Originally published on Wed November 14, 2012 7:50 am
By Mark Memmott
Update at 9 a.m. ET, Nov. 14: "It's A Learning Lesson ... I'll Move Forward."
Shena Hardin, the Cleveland woman ordered to stand on a street corner with a sign saying she was in idiot for driving on a sidewalk to get past a stopped school bus, finished that two-day punishment this morning and issued a statement saying she's learned a lesson.
Originally published on Mon March 25, 2013 11:35 am
By Robert Krulwich
It was 1569, or maybe early 1570, when it happened: A young French gentleman was out for a ride with his workers, all of them on horseback, when suddenly, "like a thunderbolt," he felt something thick and fleshy slam him from behind. (It was an overzealous, galloping assistant who couldn't stop in time.) Michel de Montaigne's horse crumbled, he went flying up, then down, he crashed to the ground. Then things went black.
On today’s Your Call, we’ll have a conversation about the ongoing battle over tax increases on the rich and $1.2 trillion dollars in automatic spending cuts. President Obama is calling for a grand bargain to avert the so-called fiscal cliff. What’s in store for the future of the Bush tax cuts and programs like social security and Medicare? Join us at 10am PT or leave a comment here. Who are the major players in this debate and how do you think it should be dealt with? It’s Your Call, with Rose Aguilar and you.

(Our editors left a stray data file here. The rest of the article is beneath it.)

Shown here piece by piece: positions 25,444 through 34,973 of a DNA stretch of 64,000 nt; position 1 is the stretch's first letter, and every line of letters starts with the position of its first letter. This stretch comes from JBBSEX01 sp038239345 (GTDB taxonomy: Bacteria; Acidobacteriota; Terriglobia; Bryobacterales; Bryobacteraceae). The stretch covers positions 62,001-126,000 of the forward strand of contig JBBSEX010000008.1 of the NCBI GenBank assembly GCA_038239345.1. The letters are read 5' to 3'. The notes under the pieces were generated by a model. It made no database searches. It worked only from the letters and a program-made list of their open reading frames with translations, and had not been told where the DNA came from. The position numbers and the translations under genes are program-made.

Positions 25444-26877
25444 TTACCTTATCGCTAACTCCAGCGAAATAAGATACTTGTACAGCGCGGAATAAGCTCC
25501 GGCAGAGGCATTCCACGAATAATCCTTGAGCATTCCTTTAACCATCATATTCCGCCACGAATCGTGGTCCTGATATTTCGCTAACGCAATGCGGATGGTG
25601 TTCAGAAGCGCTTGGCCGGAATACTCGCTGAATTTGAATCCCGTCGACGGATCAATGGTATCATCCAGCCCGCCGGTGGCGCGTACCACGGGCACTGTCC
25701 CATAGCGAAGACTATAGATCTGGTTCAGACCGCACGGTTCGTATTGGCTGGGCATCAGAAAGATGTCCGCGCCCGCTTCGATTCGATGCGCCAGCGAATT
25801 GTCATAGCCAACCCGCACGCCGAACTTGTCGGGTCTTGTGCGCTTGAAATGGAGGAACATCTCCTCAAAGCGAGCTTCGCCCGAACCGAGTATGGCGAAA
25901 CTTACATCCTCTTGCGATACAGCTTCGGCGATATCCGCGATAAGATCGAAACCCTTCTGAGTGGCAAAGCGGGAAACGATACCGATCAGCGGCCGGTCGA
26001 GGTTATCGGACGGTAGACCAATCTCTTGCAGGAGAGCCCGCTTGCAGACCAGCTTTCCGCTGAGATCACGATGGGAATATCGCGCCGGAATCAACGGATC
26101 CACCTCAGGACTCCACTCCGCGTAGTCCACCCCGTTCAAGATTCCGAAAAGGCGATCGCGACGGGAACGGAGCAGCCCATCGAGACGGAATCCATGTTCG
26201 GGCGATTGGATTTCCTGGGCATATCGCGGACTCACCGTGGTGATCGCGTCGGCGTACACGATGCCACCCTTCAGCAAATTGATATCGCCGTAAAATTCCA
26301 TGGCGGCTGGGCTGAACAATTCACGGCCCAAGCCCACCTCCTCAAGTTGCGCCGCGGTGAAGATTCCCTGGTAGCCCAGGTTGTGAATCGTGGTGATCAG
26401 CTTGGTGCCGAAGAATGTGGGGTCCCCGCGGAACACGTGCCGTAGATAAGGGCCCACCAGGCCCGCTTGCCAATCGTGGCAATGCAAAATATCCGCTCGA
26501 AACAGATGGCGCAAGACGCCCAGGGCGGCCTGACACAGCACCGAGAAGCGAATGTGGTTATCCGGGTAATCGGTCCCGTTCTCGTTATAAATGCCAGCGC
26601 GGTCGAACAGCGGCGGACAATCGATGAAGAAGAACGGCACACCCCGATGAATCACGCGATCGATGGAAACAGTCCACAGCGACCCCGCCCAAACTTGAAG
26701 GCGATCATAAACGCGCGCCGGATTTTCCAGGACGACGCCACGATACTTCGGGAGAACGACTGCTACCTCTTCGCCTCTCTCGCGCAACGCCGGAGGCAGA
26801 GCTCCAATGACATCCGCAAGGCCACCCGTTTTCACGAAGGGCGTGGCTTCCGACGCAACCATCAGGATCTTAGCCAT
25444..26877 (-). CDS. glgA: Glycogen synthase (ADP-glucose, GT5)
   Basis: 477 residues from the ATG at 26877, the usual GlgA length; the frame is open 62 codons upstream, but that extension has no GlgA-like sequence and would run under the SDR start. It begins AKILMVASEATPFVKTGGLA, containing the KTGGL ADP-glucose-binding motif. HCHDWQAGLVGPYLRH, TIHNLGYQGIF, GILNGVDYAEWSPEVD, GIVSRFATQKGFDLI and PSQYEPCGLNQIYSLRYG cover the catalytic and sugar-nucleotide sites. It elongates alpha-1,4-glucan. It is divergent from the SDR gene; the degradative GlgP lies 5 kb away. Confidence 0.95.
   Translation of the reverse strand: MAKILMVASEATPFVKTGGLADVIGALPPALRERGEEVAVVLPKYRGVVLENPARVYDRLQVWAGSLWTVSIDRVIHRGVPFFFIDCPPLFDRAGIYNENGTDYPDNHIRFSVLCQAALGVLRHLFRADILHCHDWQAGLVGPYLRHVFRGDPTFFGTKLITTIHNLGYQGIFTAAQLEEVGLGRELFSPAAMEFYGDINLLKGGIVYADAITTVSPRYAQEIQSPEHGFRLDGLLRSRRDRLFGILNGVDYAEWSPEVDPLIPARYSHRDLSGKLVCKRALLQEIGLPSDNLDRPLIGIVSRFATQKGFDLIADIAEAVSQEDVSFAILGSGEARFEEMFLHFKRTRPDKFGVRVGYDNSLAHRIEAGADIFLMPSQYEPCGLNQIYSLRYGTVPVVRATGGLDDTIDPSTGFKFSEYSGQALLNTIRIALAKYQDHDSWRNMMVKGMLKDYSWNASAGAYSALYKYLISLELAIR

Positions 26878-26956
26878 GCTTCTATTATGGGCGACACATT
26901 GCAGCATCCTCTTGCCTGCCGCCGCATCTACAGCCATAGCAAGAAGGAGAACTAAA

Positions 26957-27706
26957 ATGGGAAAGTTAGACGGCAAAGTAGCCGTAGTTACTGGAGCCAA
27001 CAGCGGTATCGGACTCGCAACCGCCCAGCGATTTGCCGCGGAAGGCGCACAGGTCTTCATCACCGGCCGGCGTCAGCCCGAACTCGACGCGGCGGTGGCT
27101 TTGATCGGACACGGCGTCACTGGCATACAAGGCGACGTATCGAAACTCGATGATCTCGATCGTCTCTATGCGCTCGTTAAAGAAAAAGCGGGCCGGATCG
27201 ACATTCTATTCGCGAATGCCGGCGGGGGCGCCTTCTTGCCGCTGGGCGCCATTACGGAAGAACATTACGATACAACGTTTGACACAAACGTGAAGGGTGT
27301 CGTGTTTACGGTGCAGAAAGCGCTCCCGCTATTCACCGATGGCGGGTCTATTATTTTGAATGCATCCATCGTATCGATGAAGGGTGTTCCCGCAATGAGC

Good morning. I'm Renee Montagne. It's a big year for the little word gif. The Oxford Dictionary has chosen it as the word of 2012. Short for graphic interface format, which are looping Internet animations, gif began as a noun in the 80s but caught on as a verb. For example, I giffed. That is made my own looping animations of the president's speech. Runners up include nomophobia - fear of being without your mobile phone. And YOLO - you only live once. It's MORNING EDITION. Transcript provided by NPR, Copyright National Public Radio.